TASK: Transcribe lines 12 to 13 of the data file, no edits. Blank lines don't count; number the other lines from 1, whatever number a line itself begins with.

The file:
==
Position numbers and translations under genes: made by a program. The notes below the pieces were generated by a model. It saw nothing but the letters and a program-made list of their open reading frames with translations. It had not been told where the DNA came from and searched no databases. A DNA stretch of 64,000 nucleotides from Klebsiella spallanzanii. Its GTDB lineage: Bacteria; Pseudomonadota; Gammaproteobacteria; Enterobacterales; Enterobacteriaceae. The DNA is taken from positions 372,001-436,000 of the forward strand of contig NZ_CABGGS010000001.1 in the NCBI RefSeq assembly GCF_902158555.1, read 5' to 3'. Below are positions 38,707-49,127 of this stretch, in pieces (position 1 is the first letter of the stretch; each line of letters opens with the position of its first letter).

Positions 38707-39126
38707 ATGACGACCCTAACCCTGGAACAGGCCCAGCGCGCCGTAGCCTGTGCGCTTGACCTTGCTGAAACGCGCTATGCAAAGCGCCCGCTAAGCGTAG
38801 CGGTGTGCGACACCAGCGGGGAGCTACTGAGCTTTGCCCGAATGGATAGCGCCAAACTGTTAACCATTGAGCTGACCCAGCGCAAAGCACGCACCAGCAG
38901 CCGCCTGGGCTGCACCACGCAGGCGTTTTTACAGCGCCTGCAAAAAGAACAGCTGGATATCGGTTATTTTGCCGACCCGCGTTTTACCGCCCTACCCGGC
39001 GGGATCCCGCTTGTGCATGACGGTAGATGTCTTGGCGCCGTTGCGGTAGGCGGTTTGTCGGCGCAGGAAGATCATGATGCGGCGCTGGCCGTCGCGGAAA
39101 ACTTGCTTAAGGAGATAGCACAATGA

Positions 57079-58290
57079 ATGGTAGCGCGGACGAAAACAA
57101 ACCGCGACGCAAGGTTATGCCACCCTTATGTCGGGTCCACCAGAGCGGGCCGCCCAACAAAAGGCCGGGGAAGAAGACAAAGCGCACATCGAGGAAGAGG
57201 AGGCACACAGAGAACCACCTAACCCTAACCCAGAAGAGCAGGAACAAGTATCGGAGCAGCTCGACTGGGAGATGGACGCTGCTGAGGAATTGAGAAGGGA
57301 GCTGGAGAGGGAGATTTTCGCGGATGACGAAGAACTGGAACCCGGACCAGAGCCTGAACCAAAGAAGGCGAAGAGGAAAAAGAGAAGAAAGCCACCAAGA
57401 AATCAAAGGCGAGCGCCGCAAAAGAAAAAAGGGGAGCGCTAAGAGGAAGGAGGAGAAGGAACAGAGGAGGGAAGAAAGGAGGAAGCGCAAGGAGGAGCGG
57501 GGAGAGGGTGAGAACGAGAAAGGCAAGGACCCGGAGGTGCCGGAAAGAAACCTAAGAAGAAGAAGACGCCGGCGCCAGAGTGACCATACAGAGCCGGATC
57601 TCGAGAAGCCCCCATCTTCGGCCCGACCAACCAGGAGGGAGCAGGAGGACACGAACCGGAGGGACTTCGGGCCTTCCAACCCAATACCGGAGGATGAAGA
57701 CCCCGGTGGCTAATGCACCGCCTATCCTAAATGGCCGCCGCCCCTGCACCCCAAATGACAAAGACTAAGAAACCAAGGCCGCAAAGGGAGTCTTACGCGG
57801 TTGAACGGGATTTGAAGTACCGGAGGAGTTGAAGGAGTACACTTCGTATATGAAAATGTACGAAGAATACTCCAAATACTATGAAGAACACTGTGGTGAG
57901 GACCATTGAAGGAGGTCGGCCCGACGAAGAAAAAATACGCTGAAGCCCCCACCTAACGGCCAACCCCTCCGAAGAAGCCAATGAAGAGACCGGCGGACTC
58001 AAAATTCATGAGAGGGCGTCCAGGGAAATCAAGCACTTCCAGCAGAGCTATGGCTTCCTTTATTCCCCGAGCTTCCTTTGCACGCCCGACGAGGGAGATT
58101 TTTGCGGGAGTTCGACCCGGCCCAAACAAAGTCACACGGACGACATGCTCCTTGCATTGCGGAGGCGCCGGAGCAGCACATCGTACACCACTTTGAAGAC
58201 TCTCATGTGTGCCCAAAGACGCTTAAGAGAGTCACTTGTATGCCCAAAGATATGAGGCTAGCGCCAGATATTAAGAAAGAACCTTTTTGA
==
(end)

57301 GCTGGAGAGGGAGATTTTCGCGGATGACGAAGAACTGGAACCCGGACCAGAGCCTGAACCAAAGAAGGCGAAGAGGAAAAAGAGAAGAAAGCCACCAAGA
57401 AATCAAAGGCGAGCGCCGCAAAAGAAAAAAGGGGAGCGCTAAGAGGAAGGAGGAGAAGGAACAGAGGAGGGAAGAAAGGAGGAAGCGCAAGGAGGAGCGG